Spatial UI Design: Tips and Best Practices
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Spatial cognition is our brain’s ability to understand our bodies in relation to the space around us. It lets us judge distances, know directions and navigate.
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This ability allows us to intuit physics and geometry and gives us a sense of direction. Without it, we would be unable to navigate, catch thrown objects, or generally function. Spatial cognition strongly activates memory. Activating spatial cognition can significantly improve a person's memory.
Spatial cognition "hacks" are tools that memory athletes use to perform incredible acts of recollection. It is an essential brain function and of particular interest in spatial UIs, such as augmented and virtual reality.
Spatial Perception: Spatial perception is the ability to perceive and interpret spatial relationships between objects, locations, and ourselves. It allows us to recognize objects in space, understand distances, and perceive depth and perspective.
Spatial Memory: Spatial memory encodes, stores, and retrieves spatial information. It's how we remember the locations of objects, landmarks, and routes. Spatial memory plays a crucial role in navigation and wayfinding.
Spatial Reasoning: Spatial reasoning lets us make logical predictions of objects in space. This ability enables us to understand geometric properties and transformations. We use spatial reasoning to predict a ball's trajectory and catch it. We can also visualize what a bowl might look like if it were twice as large or upside down.
Spatial Problem-Solving: Spatial problem-solving uses spatial information and reasoning to complete tasks. This process can include finding the shortest route between two points, assembling objects, or interpreting maps and diagrams.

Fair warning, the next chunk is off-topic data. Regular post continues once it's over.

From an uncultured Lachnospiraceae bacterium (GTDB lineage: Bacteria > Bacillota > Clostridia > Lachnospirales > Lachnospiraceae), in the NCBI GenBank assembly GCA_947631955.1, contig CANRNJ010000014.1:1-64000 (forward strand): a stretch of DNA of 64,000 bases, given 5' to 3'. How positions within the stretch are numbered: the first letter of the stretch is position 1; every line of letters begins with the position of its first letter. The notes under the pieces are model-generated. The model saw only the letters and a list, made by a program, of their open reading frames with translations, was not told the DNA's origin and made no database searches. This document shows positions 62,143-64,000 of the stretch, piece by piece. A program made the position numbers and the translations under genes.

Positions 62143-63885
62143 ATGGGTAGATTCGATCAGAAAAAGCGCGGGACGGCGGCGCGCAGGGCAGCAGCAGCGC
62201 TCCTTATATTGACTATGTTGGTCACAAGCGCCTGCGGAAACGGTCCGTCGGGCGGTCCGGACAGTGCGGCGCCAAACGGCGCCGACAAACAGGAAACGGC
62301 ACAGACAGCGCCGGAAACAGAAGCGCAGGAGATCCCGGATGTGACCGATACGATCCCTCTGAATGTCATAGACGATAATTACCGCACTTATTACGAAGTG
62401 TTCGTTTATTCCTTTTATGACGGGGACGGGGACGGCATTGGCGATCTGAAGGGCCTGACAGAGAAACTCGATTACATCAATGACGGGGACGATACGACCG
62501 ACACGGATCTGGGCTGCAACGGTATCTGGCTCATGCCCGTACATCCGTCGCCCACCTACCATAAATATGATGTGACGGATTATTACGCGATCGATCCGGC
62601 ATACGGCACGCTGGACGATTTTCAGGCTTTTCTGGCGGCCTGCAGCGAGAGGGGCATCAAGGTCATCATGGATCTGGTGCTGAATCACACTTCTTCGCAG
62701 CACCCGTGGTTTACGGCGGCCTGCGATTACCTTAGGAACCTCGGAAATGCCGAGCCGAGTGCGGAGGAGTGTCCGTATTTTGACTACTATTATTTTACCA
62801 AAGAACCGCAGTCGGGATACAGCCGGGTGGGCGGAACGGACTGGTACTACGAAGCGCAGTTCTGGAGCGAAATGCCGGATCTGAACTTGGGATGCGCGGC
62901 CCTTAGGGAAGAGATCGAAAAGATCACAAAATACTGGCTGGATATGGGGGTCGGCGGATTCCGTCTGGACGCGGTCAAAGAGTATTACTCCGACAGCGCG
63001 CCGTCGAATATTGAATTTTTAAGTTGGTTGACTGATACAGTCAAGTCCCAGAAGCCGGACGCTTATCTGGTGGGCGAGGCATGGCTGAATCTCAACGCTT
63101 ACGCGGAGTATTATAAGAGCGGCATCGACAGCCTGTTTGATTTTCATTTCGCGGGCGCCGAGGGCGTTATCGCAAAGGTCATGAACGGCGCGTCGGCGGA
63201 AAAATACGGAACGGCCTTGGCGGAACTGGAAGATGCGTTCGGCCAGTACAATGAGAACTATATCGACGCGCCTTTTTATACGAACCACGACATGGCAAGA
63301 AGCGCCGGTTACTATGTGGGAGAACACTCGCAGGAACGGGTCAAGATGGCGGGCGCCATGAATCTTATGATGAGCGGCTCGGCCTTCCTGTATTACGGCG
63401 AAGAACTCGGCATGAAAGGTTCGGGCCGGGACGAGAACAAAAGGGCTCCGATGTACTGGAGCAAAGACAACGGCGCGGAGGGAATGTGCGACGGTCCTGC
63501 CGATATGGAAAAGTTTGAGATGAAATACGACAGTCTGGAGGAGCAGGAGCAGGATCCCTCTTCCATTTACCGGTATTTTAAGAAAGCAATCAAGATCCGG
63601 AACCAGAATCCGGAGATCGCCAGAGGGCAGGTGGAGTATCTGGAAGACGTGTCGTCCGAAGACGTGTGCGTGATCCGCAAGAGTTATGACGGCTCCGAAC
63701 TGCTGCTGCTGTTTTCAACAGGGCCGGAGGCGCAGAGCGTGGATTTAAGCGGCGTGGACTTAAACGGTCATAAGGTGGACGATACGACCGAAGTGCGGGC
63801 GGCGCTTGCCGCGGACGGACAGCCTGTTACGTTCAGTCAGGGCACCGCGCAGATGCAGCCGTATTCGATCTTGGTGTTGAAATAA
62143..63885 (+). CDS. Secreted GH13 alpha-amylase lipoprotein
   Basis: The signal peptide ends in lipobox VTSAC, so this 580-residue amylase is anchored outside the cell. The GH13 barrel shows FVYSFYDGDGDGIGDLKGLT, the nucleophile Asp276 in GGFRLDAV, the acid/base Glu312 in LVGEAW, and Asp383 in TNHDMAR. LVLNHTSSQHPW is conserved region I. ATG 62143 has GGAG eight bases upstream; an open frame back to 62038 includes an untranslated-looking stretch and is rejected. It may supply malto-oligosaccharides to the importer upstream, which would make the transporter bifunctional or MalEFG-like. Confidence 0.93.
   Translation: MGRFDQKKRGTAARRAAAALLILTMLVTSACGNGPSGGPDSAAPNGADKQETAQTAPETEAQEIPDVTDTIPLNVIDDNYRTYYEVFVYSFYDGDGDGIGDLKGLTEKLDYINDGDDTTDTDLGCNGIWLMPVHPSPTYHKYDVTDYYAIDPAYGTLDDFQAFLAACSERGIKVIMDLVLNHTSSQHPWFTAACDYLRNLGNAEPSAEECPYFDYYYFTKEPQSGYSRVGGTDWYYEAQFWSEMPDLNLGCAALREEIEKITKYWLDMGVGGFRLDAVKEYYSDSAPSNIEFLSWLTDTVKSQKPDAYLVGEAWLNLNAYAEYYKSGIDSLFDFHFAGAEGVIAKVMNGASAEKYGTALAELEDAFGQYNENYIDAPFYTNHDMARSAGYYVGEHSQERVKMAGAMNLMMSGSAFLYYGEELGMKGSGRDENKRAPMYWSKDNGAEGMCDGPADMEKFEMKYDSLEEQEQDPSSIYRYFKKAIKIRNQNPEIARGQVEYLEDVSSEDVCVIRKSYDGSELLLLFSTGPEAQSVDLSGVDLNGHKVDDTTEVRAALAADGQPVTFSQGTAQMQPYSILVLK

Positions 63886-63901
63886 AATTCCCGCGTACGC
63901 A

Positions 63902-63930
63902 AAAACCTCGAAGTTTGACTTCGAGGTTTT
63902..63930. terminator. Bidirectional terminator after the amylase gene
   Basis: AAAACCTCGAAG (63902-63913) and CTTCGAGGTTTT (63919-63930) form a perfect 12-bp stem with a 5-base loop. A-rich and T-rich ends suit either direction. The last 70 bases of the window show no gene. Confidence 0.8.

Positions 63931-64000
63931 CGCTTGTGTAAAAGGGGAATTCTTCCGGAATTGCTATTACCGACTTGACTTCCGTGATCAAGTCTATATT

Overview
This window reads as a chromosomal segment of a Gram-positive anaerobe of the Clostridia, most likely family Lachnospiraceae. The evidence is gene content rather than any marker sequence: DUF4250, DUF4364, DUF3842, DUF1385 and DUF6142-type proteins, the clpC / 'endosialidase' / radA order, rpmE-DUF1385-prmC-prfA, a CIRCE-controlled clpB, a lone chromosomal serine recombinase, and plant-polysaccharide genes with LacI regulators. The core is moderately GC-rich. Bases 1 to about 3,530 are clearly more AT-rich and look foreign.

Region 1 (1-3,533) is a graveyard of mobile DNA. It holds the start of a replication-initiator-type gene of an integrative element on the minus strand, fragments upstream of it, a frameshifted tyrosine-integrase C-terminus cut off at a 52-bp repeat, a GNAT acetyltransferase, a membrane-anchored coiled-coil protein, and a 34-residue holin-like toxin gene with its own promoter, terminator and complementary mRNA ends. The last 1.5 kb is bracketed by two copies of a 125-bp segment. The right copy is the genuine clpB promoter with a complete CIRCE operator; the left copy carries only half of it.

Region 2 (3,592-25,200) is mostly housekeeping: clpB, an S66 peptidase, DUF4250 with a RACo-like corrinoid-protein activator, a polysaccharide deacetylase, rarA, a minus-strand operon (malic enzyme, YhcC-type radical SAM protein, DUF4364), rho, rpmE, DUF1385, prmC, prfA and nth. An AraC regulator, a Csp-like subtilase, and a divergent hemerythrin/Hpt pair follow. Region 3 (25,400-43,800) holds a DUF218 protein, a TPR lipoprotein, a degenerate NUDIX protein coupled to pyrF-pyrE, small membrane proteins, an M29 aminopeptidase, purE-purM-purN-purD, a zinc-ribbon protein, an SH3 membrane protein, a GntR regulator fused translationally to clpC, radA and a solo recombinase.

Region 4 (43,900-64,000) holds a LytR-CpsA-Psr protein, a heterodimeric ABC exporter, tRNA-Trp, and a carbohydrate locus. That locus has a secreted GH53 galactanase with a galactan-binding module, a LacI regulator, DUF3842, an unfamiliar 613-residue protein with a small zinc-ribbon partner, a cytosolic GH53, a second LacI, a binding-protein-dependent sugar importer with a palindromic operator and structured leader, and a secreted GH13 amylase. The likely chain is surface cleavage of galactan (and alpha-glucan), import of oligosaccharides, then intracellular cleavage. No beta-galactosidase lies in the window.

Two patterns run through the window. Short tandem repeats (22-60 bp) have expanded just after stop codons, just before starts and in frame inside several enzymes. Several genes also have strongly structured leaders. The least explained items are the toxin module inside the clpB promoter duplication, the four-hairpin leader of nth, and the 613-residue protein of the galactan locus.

Our brains evolved to understand the physical world before we learned to remember abstract thoughts. This is why some people have learned to trick the brain into activating spatial memory.
The ancient Greeks developed a method called "the method of loci." Essentially, the person creates an imaginary space called a "memory palace," where they store their memories as imaginary physical objects.
Maps and other navigation interfaces are typical examples of how interfaces activate the brain processes associated with spatial cognition. However, most two-dimensional interfaces utilize it less.
Three-dimensional interfaces, like video games, augmented reality (AR) and virtual reality (VR), activate this brain process.
The tradeoff is that unrealistic physics, perspective and proportions can be particularly disorienting in AR and VR. More realistic environments will activate spatial cognition more powerfully.
Take our course on UX Design for Augmented Reality.
Read this blog on exploring spatial cognition in VR: Spatial Cognition — Making Virtual Spaces.
For the cutting edge on partial cognition research, explore the work of the Tufts Spatial Cognition Lab.
This fascinating study used AR to improve participants' spatial cognition: Augmented Reality (AR) and Spatial Cognition: Effects of Holographic Grids on Distance Estimation and Location Memory in a 3D Indoor Scenario.
Here’s the entire UX literature on Spatial Cognition by the Interaction Design Foundation, collated in one place:
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